Part three in a series.
First look at this map:
Now this one, which indicates the location of US military installations:
Then consider that a vast majority of the nation’s oil reserves and production lie in “red” territory (Texas, Louisiana, Oklahoma, Alaska, as well as the emerging boom in North Dakota).
What about coal?
No point in talking about wind, solar and other renewables just yet – there’s plenty of potential on all sides of whatever lines we draw, but at present we’re still critically reliant on fossils.
My point? Even once we have agreed to partition the US along ideological lines, there remain some extremely important pragmatics to iron out. As the maps above make clear, the South and other regions that we’d expect to align with its particular brands of social, religious and economic conservatism are home to a good majority of the nation’s domestic energy reserves and, if your view of geopolitics is even remotely like mine, way too much in the way of established (and mobile) military muscle.
On the energy question, one thing is clear: the territory we’d expect to comprise the new “blue” states of America is going to have a hard time powering itself. Some possibilities and implications:
- More oil imports.
- Oil imports from our powerful new trading partner to the south.
- Major stress on which side gets places like Colorado and New Mexico.
- Big reliance on coal, unfortunately. It’s not eco-friendly, but at least there are plenty of reserves within the projected boundaries.
- Does the need for resources undercut the whole partition process? That is, does the North decide it can live with the wackadoos, after all? Hmmm.
- Huge, heavy, massive drive to ramp up renewables production as quickly as possible.
- As much as we hate to say it, does this necessitate building more nuke plants in the North?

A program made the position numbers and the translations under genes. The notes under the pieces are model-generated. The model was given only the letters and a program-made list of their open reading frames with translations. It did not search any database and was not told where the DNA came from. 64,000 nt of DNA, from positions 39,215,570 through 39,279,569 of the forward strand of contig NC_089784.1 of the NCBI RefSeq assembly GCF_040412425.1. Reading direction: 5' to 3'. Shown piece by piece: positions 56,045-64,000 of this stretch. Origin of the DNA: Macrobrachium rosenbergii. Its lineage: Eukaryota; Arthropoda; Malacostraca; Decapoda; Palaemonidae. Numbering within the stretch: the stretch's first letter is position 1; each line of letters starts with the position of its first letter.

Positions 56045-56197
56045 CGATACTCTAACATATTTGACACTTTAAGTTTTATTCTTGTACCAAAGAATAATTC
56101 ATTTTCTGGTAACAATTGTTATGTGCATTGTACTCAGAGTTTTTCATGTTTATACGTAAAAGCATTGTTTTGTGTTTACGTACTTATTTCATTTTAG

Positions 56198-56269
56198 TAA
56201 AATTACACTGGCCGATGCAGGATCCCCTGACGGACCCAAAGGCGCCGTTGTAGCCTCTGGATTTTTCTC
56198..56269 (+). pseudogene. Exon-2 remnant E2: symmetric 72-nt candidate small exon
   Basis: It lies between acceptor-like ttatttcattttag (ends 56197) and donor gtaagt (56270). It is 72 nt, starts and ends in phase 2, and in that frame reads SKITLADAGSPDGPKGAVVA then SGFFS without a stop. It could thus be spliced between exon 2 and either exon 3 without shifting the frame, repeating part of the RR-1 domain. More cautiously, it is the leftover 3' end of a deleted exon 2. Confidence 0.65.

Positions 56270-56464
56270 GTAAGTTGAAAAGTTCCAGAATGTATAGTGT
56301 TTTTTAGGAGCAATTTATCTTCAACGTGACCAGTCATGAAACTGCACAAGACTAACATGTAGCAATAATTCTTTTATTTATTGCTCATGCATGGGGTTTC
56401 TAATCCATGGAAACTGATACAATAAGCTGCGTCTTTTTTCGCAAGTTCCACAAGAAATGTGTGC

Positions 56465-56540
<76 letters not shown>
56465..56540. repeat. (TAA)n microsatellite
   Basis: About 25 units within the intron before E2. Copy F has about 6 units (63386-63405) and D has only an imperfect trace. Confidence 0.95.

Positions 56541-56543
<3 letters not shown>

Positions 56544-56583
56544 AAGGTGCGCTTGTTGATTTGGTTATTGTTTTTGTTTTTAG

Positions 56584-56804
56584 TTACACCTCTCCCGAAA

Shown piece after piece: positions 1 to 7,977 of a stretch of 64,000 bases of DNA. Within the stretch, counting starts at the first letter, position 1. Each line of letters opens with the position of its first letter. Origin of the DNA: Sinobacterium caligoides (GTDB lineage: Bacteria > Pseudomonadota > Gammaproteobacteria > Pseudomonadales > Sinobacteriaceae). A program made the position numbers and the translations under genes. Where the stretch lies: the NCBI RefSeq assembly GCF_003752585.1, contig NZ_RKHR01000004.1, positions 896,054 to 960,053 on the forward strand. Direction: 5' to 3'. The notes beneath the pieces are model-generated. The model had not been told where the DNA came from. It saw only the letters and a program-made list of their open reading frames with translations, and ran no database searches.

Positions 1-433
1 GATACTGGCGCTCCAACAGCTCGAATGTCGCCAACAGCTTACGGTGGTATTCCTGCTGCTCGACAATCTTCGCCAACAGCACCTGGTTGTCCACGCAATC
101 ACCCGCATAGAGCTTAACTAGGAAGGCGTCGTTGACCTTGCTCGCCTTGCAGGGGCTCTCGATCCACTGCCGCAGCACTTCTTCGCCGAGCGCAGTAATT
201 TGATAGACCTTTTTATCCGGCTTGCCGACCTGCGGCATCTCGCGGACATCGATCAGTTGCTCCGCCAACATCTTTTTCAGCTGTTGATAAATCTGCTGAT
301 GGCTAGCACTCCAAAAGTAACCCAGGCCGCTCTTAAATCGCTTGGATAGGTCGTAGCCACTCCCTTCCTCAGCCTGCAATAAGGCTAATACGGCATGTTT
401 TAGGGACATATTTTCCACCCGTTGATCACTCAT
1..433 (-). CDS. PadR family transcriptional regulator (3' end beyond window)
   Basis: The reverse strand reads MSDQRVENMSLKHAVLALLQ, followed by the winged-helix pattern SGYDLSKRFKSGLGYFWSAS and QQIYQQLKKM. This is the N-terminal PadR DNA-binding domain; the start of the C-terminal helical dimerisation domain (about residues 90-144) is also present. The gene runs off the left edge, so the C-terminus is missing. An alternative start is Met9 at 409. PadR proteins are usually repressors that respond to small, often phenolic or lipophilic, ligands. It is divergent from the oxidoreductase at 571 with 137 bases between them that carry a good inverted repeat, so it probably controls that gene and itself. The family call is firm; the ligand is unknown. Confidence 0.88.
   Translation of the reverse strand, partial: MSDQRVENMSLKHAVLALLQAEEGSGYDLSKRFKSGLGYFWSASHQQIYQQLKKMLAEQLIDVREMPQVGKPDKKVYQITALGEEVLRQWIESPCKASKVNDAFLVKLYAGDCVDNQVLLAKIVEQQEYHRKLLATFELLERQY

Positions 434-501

The military question is equally sticky. Obviously both sides are entitled to military forces, and both sides are going to remain world powers (if they choose to do so). It seems evident enough (although I’d fully expect certain Sunbelters to argue the point) that the ideologically conservative regions are apt to be the more militarily belligerent moving forward.
I do say this with a measure of reserve, though: it isn’t like our recent military adventures were accomplished without the consent of elected officials from the North, and I absolutely don’t want to seem pollyanna about the issue. However, it is also true that national party dynamics drive state-level elections, and that in a world where the rampant chest-thumping of presidential elections is fueled by the need to capture voters who will be gone post-partition, it is not unreasonable to expect that the new North would be at least marginally less hostile to our neighbors around the globe.
This said, and without putting too fine a point on it, people who believe Barack Obama is a Muslim, that all Muslims are terrorists, and that government should be explicitly responsive to a particular interpretation of the Bible, should not be given nuclear weapons. Nuclear theocracies are a bad idea on the other side of the world and they’re bad idea on this side of the world, too. Not only can we not afford to risk them going batshit and attacking the Middle East, we need to remember that we’re partitioning because of pronounced ideological differences and it may not be comfortable having them aimed at us, either.
Am I being paranoid? We’re talking about who gets nukes. If that doesn’t call for at least a bit or paranoia I don’t know what does.
To sum up, then:
- The North needs energy.
- The South needs to be assured of its security, but cannot be entrusted with the big red button.
I imagine when negotiators sit down to begin hammering out the details of where the lines are drawn and who gets custody of what, there is going to be some pointed give and take on the subject. The South might insist on all the nukes currently in Southern territory (and I don’t know how many land-based missiles we’re talking about here). Or they might be open to a mutual defense pact of some sort. Or they may say we’ll give you oil if you’ll give us bombs.
Honestly, I have no idea how such deliberations might turn out. But it seems likely that these issues might become intertwined.
Image Credits: University of Nebraska-Omaha, Seeking Alpha, NextBigFuture, Maps of World.com.
Categories: Economy, Energy, Environment/Nature, Politics/Law/Government, United States, War/Security
I think the energy issue is a red herring. In a global economy, Japan, Thailand, and many other countries do just fine purchasing energy from outside their own nations. Factories outside the South already purchase energy from sources in the South. Nothing should change for the non-South absent tariffs applied to energy imports.